But you know what, grade inflation is a minor crime compared to what this Florida high school is doing. You see, rather than use a four-point or five-point or even a six-point scale this Florida school is doing something different. They’re adding. For each half-credit of AP or dual enrollment course one of their students completes they add .08 to that student’s GPA. I can’t tell you how angry that makes me.

Let’s do a quick acronym review. GPA stands for Grade Point Average. Average. You know, that one where you sum all of the terms and then divide. You know, that one THAT ISN’T AN AVERAGE ANYMORE IF YOU START ADDING STUFF TO IT AT THE END. Average.

Think of the consequences: take enough AP classes and your report card of straight B’s could net you a 4.0. Heck, keep at it and you could make a 5.0. Keep going long enough and you could earn a 6.0 GPA without ever receiving a single A. The absurdity goes on and on because there is no cap, it’s not an average anymore!

This school has gone and turned GPA into KFC– formerly Kentucky Fried Chicken, but now just three letters that vaguely stand for a concept. GPA has gone the way of SAT– the artist formerly known as the Scholastic Aptitude Test. Maybe GPA should just follow Prince’s lead and change itself into an unpronounceable symbol because what this school has done has separated all the meaning out of the A.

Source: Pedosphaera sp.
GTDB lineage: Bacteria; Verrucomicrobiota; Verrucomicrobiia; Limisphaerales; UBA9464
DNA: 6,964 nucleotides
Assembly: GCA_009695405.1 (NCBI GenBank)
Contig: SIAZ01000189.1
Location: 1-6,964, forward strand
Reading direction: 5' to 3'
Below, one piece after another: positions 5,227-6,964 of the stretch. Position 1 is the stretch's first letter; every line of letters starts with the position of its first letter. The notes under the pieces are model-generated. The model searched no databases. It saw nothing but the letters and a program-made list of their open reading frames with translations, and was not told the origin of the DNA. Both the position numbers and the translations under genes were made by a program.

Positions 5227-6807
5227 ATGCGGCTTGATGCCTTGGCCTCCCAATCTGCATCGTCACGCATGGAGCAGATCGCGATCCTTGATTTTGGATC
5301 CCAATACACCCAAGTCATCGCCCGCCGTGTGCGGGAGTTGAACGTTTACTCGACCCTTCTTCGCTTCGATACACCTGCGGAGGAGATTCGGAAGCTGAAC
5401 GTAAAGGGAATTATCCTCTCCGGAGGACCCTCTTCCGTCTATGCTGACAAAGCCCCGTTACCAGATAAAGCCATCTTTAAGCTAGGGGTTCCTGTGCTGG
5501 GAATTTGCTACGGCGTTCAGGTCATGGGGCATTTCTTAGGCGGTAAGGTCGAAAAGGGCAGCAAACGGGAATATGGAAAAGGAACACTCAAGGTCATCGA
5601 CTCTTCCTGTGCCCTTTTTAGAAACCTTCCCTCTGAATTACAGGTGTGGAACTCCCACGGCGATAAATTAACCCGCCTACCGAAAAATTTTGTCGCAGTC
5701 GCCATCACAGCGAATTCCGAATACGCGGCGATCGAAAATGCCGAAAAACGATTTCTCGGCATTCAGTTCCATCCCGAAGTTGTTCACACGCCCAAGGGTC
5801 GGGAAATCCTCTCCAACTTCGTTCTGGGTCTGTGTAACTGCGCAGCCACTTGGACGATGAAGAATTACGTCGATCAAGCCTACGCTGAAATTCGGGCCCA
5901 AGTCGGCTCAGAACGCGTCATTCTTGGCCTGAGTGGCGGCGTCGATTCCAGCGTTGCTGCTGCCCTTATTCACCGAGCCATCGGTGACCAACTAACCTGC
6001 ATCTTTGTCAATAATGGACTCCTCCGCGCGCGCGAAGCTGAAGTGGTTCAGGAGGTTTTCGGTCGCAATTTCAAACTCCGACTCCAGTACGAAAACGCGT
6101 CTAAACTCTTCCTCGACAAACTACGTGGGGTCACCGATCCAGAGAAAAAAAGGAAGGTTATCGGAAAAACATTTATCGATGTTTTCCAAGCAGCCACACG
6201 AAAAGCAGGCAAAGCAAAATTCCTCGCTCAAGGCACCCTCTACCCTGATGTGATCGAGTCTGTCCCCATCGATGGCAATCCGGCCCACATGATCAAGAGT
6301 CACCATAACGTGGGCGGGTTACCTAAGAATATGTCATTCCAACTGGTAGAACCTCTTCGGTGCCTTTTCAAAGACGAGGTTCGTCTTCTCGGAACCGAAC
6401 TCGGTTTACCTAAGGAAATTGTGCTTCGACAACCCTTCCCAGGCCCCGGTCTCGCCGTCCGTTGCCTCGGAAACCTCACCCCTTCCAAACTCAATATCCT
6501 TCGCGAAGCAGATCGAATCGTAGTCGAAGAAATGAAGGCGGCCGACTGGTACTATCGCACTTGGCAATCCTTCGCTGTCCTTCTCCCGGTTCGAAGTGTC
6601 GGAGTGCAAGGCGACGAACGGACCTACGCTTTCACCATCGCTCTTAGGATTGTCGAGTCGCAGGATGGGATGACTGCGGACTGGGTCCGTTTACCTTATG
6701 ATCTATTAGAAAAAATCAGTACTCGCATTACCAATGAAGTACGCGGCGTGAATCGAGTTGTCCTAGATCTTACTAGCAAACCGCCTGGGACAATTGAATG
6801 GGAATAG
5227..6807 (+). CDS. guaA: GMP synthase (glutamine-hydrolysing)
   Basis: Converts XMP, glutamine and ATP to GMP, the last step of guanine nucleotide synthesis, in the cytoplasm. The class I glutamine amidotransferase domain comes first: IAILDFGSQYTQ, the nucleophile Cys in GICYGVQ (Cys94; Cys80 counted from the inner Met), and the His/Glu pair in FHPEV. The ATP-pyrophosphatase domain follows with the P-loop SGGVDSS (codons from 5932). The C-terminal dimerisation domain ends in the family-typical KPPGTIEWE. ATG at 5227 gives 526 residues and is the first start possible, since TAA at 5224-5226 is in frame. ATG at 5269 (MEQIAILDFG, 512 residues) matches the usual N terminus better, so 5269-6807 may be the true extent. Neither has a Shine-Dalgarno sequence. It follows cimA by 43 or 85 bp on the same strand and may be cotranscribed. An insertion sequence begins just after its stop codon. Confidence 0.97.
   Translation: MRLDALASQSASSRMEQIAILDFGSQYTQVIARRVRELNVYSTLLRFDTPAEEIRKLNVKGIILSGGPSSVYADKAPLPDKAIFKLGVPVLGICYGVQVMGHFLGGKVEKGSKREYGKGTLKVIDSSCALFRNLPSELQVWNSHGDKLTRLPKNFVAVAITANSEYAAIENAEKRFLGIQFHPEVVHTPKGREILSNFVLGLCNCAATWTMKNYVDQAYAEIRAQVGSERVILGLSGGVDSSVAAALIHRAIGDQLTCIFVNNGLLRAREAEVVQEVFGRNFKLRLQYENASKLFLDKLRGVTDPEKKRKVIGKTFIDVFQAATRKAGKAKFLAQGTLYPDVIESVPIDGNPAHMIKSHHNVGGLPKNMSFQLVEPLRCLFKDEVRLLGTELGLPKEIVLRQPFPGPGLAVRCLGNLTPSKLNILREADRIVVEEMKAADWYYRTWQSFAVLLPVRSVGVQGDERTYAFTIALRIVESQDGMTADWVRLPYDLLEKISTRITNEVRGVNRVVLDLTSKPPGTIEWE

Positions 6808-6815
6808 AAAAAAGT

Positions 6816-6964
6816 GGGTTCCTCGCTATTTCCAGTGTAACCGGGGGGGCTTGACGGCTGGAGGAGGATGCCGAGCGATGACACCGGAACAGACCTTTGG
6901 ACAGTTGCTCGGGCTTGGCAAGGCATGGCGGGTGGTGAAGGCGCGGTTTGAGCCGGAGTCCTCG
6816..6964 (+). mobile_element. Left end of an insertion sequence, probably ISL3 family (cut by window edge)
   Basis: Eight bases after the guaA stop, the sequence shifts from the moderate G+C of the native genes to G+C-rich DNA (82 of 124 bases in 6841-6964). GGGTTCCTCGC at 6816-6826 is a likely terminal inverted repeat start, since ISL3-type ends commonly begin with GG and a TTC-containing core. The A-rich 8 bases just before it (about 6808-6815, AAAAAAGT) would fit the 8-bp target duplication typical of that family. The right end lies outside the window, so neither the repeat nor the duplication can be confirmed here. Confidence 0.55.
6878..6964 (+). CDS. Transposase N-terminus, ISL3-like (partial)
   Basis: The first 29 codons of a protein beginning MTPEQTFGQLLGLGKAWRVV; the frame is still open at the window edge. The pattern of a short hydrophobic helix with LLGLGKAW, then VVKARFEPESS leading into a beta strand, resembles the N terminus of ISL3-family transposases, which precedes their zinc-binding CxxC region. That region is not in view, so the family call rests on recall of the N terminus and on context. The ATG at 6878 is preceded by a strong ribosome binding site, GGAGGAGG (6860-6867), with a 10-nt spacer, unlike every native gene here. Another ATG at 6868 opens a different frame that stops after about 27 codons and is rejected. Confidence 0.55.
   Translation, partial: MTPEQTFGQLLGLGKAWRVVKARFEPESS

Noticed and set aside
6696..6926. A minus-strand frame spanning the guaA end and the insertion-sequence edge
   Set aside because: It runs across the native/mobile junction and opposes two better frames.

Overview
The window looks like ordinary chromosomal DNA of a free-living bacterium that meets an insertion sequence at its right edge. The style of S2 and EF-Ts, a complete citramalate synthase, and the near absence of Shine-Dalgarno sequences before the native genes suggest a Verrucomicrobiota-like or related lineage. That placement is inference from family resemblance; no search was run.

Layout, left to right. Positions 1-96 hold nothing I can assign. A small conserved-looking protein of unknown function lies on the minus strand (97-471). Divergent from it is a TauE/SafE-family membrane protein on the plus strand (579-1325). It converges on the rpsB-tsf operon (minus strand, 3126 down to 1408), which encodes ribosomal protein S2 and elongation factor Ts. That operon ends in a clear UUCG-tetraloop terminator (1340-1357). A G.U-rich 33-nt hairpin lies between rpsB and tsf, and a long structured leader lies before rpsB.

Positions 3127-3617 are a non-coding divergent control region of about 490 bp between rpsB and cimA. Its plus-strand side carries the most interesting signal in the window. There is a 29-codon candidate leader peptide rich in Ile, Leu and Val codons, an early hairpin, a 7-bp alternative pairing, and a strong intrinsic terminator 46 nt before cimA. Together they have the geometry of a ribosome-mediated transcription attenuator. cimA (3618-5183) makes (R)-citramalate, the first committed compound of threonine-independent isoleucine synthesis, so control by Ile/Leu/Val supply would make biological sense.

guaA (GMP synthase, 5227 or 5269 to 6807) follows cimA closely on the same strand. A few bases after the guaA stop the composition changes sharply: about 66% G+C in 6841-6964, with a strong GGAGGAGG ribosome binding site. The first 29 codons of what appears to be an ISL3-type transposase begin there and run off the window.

So yes, I’m angry. I’m angry at high school educators for setting up a stupid system. I’m angry at the media for reporting a story like this with awe and amazement rather than asking the very simple question: How do you get a 10.03 GPA? I’m angry that the simple and pure mathematical concept of average has been so savagely destroyed (okay, maybe that last one took it a bit too far).

There are fundamental mathematical skills that you need to succeed on the SAT or ACT or everyday life (unless your life is being an administrator at this Florida high school). Average is one of those skills. But there’s this other skill: critical thinking. It’s really important too. So the next time you see some outrageous piece of information on the news, I hope you’ll stop and take a minute to think about the implications of what that really means. Taking the time to sharpen your critical thinking skills may occasionally push you into an angry late-night rant about trivial things, but in the long run they’ll be skills you’re glad you have.